First UH Accelerated Research Commercialization Grants Awarded

University of Hawaiʻi
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Posted: May 22, 2003

University Connections, a University of Hawaiʻi program founded to help connect entrepreneurs inside and outside the university with the resources they need to succeed, has awarded the first three Accelerated Research Commercialization (ARC) grants for research and development (R&D) projects involving UH faculty and Hawaiʻi technology companies.

ARC is a new UH program to fund R&D projects involving UH scientists and local technology companies. UH provides matching funds for projects conducted by UH scientists and sponsor companies, who also provide cash and in-kind resources for the projects. UH and sponsor companies both benefit from commercialization of the technologies through licensing agreements negotiated by UH‘s Office of Technology Transfer and Economic Development (OTTED).

The following ARC awards were made:

$47,000 to Dr. Thomas Hemscheidt of the UH Mānoa Department of Chemistry to work with Hawaiʻi Biotech, Inc. to identify bioterrorism drug candidates from plants and marine algae. Approximately 640 natural product extracts will be tested for their ability to neutralize anthrax and botulism toxins. Potential leads could enable treatments for people after exposure to bioterrorism.

$62,884 to Professor Michael Antal, Jr. of the university‘s Hawaiʻi Natural Energy Institute to work with Pacific Carbon and Graphite, LLC to develop a catalytic afterburner for a flash carbonization unit. Flash carbonization is a UH patented technology to produce charcoal from biomass. It has applications in the metal industry, food industry, and agriculture.

$36,553 to Dr. Keith Horton of UH Mānoa‘s Hawaiʻi Institute of Geophysics and Planetology to work with Innovative Technical Solutions, Inc. (dba NovaSol) to develop a prototype sensor for measuring different gases. The "FLYSPEC" will be a lightweight portable sensor for real-time measurement of different gases to replace a much bulkier unit that must be moved around by vehicle. Immediate applications include measuring volcanic gases at different sites around the world, and potentially measuring different emissions that the EPA monitors.

The university sees the ARC program as one way to implement its goals for economic development through developing industry partnerships.

"The ARC program demonstrates the university‘s commitment to work with local companies to diversify our economy," said UH Mānoa Chancellor Peter Englert. "Even in these tough economic times, it‘s important for us to apply some of our scarce resources to help expand our economy in the future."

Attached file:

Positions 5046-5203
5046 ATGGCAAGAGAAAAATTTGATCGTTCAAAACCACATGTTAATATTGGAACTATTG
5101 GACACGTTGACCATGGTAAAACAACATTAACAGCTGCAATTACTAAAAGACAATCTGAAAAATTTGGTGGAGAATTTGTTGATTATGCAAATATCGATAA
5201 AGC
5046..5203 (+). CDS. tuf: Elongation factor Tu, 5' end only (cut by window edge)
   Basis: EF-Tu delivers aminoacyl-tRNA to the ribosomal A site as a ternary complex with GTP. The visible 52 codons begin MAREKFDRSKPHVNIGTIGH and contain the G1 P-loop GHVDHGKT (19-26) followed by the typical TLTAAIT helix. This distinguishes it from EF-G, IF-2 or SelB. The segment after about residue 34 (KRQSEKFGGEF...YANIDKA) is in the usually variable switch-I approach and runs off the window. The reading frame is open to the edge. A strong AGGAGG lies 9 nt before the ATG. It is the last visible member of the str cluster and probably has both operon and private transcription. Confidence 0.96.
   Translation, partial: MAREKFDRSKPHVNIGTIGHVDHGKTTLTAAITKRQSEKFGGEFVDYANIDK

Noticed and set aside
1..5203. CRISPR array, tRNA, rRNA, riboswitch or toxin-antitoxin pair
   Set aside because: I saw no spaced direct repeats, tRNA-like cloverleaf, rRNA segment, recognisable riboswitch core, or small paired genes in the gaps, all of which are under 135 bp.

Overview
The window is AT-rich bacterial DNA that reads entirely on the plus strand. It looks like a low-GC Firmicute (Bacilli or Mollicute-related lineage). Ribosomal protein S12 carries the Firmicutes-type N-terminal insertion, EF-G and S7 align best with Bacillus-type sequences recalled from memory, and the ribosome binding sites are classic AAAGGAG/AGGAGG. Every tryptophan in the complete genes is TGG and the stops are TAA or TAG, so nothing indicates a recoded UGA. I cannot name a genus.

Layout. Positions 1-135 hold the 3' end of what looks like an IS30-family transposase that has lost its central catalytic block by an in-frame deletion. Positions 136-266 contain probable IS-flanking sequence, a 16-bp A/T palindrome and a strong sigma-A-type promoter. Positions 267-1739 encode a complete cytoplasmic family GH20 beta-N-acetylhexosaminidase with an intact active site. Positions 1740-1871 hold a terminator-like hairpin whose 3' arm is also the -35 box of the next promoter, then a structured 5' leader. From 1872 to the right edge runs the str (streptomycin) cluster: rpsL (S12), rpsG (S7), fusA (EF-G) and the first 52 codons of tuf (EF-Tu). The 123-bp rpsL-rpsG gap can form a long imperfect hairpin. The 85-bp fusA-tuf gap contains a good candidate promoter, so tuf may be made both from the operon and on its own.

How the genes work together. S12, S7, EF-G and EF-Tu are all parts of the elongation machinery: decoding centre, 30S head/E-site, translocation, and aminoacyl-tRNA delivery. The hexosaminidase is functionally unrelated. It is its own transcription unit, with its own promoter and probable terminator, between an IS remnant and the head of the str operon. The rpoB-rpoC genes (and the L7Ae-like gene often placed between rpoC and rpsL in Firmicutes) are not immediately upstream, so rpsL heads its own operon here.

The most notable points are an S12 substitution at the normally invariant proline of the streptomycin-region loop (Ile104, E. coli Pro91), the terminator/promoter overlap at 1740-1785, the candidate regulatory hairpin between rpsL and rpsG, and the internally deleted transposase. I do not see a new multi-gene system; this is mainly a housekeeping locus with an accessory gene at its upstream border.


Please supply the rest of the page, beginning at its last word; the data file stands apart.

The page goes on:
"Our success in building a stronger technology industry in Hawaiʻi depends a lot on our ability to leverage our different R&D assets," noted David McClain, UH Interim Vice President for Research. "ARC provides good leverage to stimulate applied research at UH and move our technologies into the global marketplace."

The ARC program appears to fulfill some important needs in the local technology industry. "The ARC grant enables our company to explore a very important area of therapeutics for bioterrorism," said David Watumull, CEO of Hawaiʻi Biotechnology, Inc. "We have access to some top scientists at UH for this project, and having many of the licensing terms spelled out up front will make it easier for us to commercialize any successful outcomes."

Dr. Rick Holasek, vice president of NovaSol, adds, "Our ARC grant allows us to continue fostering our working relationship with the University of Hawaiʻi. We are in the business of producing commercial products and UH is in the business of basic R&D, so it is a win-win strategic fit for both organizations as well as for the state of Hawaiʻi."

The first round of proposals suggests a promising future for the ARC program. "We had more good ideas than we could fund," said UH Connections Director Keith Mattson. "I hope interest in ARC grows and generates many more project ideas. We need more companies and UH scientists to explore R&D partnerships. There‘s so much latent potential for economic development."

Mattson would like to see the ARC program grow, ideally, with some state funding as was done in California. A similar program there has funded about 1,000 projects involving over 600 companies and 900 University of California scientists since 1997.

"California started with $3 million from their university and $6 million from the state to match $9 million from industry sponsors," explained Mattson. "Their program grew to over $60 million in 2002, with $3 million from the university, $21 million from the state, and the rest from industry sponsors. California clearly sees the value of this kind of grant for increasing their capacity to innovate."

For more information about the ARC Grant Program, visit www.connections.hawaii.edu.

For more information, visit: http://www.connections.hawaii.edu